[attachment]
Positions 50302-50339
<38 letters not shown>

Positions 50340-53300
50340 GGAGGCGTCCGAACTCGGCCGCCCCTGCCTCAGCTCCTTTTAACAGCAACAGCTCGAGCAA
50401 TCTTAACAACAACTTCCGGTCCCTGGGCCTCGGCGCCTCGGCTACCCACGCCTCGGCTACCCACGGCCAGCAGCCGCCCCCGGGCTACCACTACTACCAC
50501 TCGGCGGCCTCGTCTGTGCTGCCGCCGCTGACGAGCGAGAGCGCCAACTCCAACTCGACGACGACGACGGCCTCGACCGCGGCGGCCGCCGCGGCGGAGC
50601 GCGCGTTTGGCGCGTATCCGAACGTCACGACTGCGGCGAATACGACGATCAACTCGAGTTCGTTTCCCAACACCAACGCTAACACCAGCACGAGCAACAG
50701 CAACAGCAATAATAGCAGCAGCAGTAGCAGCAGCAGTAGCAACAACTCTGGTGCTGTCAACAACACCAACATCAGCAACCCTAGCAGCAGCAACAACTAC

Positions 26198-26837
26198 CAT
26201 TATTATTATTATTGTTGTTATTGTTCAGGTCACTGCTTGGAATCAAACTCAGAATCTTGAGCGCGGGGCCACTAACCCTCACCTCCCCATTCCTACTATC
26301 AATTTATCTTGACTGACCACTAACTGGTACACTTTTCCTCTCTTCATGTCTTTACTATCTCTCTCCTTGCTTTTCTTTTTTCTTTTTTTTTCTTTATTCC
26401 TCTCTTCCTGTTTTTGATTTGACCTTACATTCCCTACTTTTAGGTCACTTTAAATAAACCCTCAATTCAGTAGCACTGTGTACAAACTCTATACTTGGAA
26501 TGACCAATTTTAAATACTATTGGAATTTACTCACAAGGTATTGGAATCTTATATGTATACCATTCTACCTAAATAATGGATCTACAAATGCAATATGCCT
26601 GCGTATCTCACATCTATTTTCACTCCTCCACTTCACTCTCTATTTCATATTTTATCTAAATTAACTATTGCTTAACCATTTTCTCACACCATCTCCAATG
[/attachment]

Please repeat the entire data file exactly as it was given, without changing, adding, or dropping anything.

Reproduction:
Positions 50302-50339
<38 letters not shown>

Positions 50340-53300
50340 GGAGGCGTCCGAACTCGGCCGCCCCTGCCTCAGCTCCTTTTAACAGCAACAGCTCGAGCAA
50401 TCTTAACAACAACTTCCGGTCCCTGGGCCTCGGCGCCTCGGCTACCCACGCCTCGGCTACCCACGGCCAGCAGCCGCCCCCGGGCTACCACTACTACCAC
50501 TCGGCGGCCTCGTCTGTGCTGCCGCCGCTGACGAGCGAGAGCGCCAACTCCAACTCGACGACGACGACGGCCTCGACCGCGGCGGCCGCCGCGGCGGAGC
50601 GCGCGTTTGGCGCGTATCCGAACGTCACGACTGCGGCGAATACGACGATCAACTCGAGTTCGTTTCCCAACACCAACGCTAACACCAGCACGAGCAACAG
50701 CAACAGCAATAATAGCAGCAGCAGTAGCAGCAGCAGTAGCAACAACTCTGGTGCTGTCAACAACACCAACATCAGCAACCCTAGCAGCAGCAACAACTAC

Positions 26198-26837
26198 CAT
26201 TATTATTATTATTGTTGTTATTGTTCAGGTCACTGCTTGGAATCAAACTCAGAATCTTGAGCGCGGGGCCACTAACCCTCACCTCCCCATTCCTACTATC
26301 AATTTATCTTGACTGACCACTAACTGGTACACTTTTCCTCTCTTCATGTCTTTACTATCTCTCTCCTTGCTTTTCTTTTTTCTTTTTTTTTCTTTATTCC
26401 TCTCTTCCTGTTTTTGATTTGACCTTACATTCCCTACTTTTAGGTCACTTTAAATAAACCCTCAATTCAGTAGCACTGTGTACAAACTCTATACTTGGAA
26501 TGACCAATTTTAAATACTATTGGAATTTACTCACAAGGTATTGGAATCTTATATGTATACCATTCTACCTAAATAATGGATCTACAAATGCAATATGCCT
26601 GCGTATCTCACATCTATTTTCACTCCTCCACTTCACTCTCTATTTCATATTTTATCTAAATTAACTATTGCTTAACCATTTTCTCACACCATCTCCAATG